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Before you implement risk control measures, consider these three points so you can comply with the OHS Act and avoid penalties

by , 10 February 2015
You have a legal duty to keep your employees safe at work.

To do this, you must:

1. Identify all the hazards that affect them;
2. Assess the risks that come with each hazard; and
3. Implement risk control measures to reduce risks.

When you implement risk controls, you must follow the legal principle of what a reasonable man would do in these circumstances, says the OHS Act.

To do this, consider these three points before implementing your risk control measures.


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Take this quick quiz to find out if you can handle the DoL hot seat
 
  • Which risk assessments have to be checked by an approved inspector every two years?
  • Is it absolutely necessary for your company to appoint and train someone as a risk assessor?
  • When was the last time you did a risk assessment? (Is that too long?)
  • Have you checked and double checked the less obvious health hazards?

If you can't answer even one of these questions you're not only putting your employee's lives at risk; you're also putting yourself in danger of massive fine from the DoL.
 
Don't wait until it's too late.

Learn how to do your risk assessments correctly here.
 
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Three points you must consider before you put risk control measures in place

 
The Health & Safety Advisor says you must consider:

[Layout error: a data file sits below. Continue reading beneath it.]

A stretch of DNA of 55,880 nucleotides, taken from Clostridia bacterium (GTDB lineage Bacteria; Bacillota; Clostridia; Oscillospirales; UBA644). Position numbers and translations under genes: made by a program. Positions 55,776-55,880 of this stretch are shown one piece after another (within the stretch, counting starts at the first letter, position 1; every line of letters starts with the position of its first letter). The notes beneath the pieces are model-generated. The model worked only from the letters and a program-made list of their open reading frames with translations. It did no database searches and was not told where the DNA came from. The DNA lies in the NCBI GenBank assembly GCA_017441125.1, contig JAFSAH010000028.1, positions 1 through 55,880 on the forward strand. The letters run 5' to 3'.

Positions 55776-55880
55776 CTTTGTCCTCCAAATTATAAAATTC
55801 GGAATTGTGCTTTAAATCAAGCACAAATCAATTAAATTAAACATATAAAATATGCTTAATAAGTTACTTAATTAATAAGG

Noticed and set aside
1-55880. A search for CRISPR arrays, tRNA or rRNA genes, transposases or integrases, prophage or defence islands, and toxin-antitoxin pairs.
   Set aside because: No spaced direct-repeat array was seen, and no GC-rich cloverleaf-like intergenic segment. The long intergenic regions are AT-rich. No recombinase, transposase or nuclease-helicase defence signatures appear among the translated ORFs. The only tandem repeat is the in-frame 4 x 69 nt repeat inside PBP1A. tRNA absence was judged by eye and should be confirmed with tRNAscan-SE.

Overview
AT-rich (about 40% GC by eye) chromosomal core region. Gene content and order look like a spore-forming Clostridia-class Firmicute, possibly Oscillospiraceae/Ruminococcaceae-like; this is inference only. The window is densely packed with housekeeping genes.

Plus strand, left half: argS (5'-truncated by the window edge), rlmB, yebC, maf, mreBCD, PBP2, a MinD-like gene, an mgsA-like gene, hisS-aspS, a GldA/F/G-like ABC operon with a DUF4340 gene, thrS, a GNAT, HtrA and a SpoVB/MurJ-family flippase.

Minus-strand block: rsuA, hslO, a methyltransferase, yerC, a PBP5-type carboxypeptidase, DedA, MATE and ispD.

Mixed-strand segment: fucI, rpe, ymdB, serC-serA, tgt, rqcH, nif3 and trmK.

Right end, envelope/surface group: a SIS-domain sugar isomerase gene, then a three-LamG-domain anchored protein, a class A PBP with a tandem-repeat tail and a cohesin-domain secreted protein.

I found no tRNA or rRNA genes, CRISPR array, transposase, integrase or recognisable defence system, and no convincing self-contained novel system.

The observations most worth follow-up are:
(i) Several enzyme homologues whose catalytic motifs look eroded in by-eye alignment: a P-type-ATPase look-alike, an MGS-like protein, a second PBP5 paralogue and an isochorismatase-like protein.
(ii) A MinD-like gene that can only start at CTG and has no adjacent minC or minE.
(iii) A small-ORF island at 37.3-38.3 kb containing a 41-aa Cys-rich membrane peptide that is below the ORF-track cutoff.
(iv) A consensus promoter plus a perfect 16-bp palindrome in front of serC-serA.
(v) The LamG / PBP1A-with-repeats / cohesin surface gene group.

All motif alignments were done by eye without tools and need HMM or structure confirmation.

1. The extent of the risk
 
Here, you need to ask yourself questions like:
 
  • Will the hazard affect all employees or only a few?
 
  • What will the result of exposure to the hazard be? For example, will it be minor health effects like temporary dizziness. Or will it cause serious health effects like death?
 
  • Is the risk always there or only at certain times? For example, it's only present during maintenance.
 
2. The type of information you currently have about the hazard and risks that relate to it
 
You must look at things such as:
 
  • Is it possible to remove the risk completely? For example, by changing the process, raw materials or the technology you use.
 
  • Is it possible to reduce the risk to an acceptable level using the hierarchy of risk controls?
 
3. The costs of removing or reducing the risk in relation to the benefits
 
You need to look at:
 
  • What will it cost to implement these risk reduction measures?
  • What benefits will your company gain from investing in risk reduction measures?
 
Remember, while the OHS Act requires you to implement safety measures, it doesn't expect you to do so if the costs outweigh the benefit. It says you must do what's reasonable.
 
That said, if you decide not to implement a certain risk control measure, you must be able to justify your decision. This way, you can defend yourself if an incident happens and the DoL prosecutes you.
 

Now that you know what to consider, don't forget about the hierarchy of risk controls you must apply

 
'The order of controlling risks starts from the highest level of protection and reliability to the lowest,' says safework.sa.gov.au. You must:
 
  • Eliminate the hazards (level 1);
  • Substitute the hazard with something safer, i.e. reduce the risks using engineering controls (level 2); and
  • Reduce exposure to the hazard using administrative actions, i.e. use personal protective equipment (level 3).
 
There you have it: To comply with the OHS Act and avoid penalties, consider these three points before you implement risk control measures.
 
PS: For everything else you need to know about risks assessments and risk control measures, check out Risk Assessment: The 100% legally compliant risk assessment toolkit.
 


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